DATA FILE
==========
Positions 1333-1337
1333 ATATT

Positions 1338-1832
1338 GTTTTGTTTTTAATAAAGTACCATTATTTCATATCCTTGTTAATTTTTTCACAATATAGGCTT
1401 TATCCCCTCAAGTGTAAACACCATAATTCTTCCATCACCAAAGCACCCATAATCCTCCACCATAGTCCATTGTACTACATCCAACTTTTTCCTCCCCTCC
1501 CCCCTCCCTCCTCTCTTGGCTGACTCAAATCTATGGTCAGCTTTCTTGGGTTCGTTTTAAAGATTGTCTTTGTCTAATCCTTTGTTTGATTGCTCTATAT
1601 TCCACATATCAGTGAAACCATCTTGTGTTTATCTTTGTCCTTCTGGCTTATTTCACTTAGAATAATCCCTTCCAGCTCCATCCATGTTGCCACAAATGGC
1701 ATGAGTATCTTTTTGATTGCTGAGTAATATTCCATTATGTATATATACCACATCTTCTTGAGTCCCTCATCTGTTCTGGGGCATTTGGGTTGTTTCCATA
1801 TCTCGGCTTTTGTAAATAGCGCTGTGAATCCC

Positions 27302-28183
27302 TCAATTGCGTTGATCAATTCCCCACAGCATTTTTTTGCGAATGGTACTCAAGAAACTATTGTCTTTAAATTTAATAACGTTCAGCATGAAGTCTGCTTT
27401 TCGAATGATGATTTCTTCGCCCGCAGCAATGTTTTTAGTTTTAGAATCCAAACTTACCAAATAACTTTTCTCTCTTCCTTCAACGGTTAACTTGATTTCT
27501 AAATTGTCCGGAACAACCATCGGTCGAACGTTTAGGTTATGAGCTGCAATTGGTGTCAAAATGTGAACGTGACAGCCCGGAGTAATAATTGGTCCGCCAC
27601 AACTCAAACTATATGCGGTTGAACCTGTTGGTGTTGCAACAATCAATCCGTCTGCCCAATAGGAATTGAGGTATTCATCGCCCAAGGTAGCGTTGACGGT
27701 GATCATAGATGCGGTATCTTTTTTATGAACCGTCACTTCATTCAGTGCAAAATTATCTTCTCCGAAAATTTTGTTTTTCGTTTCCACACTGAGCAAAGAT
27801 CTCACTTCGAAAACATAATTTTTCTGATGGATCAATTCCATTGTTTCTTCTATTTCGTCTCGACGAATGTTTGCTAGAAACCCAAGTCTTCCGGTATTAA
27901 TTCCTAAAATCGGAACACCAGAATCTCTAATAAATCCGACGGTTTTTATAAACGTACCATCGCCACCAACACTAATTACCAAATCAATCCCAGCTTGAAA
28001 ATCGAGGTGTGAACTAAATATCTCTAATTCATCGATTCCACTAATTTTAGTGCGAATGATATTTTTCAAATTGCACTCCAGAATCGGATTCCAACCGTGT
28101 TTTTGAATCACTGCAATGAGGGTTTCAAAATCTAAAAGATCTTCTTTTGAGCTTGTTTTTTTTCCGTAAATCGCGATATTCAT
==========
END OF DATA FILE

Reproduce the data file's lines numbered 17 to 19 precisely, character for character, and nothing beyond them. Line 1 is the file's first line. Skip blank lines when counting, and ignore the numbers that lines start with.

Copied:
27901 TTCCTAAAATCGGAACACCAGAATCTCTAATAAATCCGACGGTTTTTATAAACGTACCATCGCCACCAACACTAATTACCAAATCAATCCCAGCTTGAAA
28001 ATCGAGGTGTGAACTAAATATCTCTAATTCATCGATTCCACTAATTTTAGTGCGAATGATATTTTTCAAATTGCACTCCAGAATCGGATTCCAACCGTGT
28101 TTTTGAATCACTGCAATGAGGGTTTCAAAATCTAAAAGATCTTCTTTTGAGCTTGTTTTTTTTCCGTAAATCGCGATATTCAT